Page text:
February 27, 2021

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Croatia’s ruling HDZ party secures lead in parliamentary election: exit polls

The center-right party is on course to build a new coalition following the parliamentary vote, exit polls suggest. The opposition said voters had been endangered by the early elections amid the COVID-19 outbreak.

The ruling Croatian Democratic Union (HDZ) is poised for victory in Croatia’s parliamentary election, exit polls indicated on Sunday.

HDZ was slated for 61 seats in the 151-member parliament, followed by 44 from their main rivals in a center-left coalition led by the Social Democrats, according to an exit poll from Ipsos agency.

The far-right Homeland Movement was projected to win 16 seats. Two smaller parties, Mozemo (We Can) and MOST (Bridge) were expected to grab eight seats each.

Support of former singer Miroslav Skoro’s far-right Homeland Movement, which is seen as a natural partner for the HDZ, could be crucial for either party to form the next government. The two parties could alone control a clear majority in the legislature.

Croatia recorded a low turnout of voters amid the coronavirus outbreak. The turnout at 4:30 p.m. local time (1430 UTC/GMT) was around 34%, according to the state election commission (DIP).

In the 2016 snap polls, the turnout was 37% at the same point, while the final turnout reached nearly 53%.

Opinion polls predicted a close election race, with neither Prime Minister Andrej Plenkovic’s HDZ nor the SDP likely to win a majority in the 151-member parliament.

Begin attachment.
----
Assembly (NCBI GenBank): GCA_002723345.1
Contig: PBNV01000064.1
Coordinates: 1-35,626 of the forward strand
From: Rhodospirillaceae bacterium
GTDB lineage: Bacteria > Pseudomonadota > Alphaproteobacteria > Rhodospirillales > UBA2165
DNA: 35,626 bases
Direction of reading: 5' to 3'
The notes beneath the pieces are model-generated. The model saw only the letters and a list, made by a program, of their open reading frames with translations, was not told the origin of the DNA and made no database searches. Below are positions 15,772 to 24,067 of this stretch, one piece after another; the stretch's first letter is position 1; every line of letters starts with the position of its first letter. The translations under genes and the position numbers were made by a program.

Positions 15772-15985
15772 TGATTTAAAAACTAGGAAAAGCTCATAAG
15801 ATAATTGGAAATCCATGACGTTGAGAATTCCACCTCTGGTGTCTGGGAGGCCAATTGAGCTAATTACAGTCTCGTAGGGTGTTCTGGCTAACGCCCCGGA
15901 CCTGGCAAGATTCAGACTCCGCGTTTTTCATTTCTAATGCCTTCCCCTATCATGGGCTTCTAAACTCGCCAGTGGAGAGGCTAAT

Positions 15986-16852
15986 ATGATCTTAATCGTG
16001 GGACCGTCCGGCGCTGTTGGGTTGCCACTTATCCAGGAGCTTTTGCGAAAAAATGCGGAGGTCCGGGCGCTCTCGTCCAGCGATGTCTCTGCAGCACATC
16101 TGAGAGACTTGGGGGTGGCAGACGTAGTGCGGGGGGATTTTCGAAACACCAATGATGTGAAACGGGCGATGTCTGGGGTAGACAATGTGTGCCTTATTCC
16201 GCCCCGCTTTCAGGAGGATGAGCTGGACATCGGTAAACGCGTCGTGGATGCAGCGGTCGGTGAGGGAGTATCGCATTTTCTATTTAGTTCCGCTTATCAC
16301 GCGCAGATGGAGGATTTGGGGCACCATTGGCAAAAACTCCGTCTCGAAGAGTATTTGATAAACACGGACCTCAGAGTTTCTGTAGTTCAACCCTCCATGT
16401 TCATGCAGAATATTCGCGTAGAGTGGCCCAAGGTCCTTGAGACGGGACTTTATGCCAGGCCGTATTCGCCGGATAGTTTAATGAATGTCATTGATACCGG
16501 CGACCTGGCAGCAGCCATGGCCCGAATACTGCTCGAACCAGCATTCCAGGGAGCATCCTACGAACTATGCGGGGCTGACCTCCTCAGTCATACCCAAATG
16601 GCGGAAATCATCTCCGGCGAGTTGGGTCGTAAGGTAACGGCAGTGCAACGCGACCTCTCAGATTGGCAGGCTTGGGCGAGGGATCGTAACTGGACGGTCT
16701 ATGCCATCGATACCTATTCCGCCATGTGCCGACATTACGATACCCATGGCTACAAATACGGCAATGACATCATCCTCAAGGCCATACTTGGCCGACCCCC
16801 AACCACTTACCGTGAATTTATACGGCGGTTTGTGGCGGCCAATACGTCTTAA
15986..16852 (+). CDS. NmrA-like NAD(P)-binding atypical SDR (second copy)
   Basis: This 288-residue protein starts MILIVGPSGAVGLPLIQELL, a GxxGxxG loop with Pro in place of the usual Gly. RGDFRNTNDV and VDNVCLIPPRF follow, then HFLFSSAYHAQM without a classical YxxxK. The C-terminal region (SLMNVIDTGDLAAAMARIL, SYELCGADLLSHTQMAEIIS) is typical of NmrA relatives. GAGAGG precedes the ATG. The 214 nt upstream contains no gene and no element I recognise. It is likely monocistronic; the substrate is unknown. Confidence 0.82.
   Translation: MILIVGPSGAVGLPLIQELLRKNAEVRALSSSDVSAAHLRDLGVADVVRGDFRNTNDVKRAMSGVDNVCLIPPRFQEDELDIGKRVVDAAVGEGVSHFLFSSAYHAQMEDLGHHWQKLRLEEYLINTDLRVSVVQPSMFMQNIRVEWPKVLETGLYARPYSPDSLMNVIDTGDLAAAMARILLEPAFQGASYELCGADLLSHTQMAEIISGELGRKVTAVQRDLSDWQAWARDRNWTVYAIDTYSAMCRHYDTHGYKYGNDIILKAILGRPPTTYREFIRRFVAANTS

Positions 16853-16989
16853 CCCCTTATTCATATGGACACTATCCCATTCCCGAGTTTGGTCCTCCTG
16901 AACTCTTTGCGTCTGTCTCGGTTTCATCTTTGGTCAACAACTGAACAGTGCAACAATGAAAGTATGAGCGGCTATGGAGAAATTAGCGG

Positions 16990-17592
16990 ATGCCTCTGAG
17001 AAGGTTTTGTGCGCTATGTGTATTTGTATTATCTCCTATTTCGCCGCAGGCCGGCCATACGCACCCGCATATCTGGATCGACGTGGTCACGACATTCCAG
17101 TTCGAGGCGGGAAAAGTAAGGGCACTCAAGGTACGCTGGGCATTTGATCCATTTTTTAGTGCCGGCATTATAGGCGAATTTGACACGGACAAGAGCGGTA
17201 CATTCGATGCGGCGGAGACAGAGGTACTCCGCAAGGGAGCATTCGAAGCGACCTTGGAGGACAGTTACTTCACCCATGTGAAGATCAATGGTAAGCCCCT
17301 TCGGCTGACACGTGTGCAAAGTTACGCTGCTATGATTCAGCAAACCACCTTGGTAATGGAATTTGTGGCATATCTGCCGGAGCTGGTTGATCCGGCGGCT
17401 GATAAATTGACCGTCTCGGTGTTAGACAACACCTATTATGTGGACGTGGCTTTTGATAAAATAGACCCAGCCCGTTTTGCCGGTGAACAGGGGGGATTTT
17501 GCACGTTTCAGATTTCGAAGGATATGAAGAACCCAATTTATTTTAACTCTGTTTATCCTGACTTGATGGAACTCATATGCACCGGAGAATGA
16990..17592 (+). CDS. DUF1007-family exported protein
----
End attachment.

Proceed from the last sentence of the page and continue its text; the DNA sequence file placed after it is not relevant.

Prime Minister Plenkovic, whose HDZ has led Croatia for most of its nearly 30-year independence, may have a better chance of finding allies to form the next government, analysts say.

Early elections

Hoping to capitalize on what appears to be a good performance in tackling the COVID-19 pandemic, Plenkovic moved the election a few months forward.

Experts say he also wanted to hold elections before the coronavirus’ economic fallout is fully felt by the public.

Croatia has so far registered 3,000 infections and 110 related deaths, however, the country has seen an uptick in coronavirus cases in recent weeks.

The left-leaning Social Democrats (SDP) accused the government of endangering citizens by “rushing” to hold the elections early, instead of their initial plans for autumn. But Plenkovic defended the move, saying the “sooner the better” for safety reasons.

“All recommendations of all experts were that it (virus) can be more dangerous in autumn than it is now, that is why the elections are today,” the 50-year-old told reporters after casting his ballot.

Voters were advised to wear masks and stay away from the polling stations if they were feeling sick. They were also told to bring their own pen.

Challenges ahead

“Whoever wins [the election] will face major economic problems in the autumn. It won’t be easy,” Igor Ivic, a 49-year-old economist, told AFP news agency.

One of the main tasks for the next government will be to revive the country’s economy, which is heavily dependent on tourism. The tourism sector has suffered badly due to the pandemic.

The SDP-led Restart coalition accuses the government of being corrupt.

“Today your future is being decided, the fate of your families will be decided, and the future of our country,” SDP leader Davor Bernardic said on Sunday. “Every vote counts. Do not throw away your vote, and don’t let somebody else decide for you. We offered a clear alternative, a clear direction, and a clear vision of the future.”

shs/mm (dpa, AFP) (DW)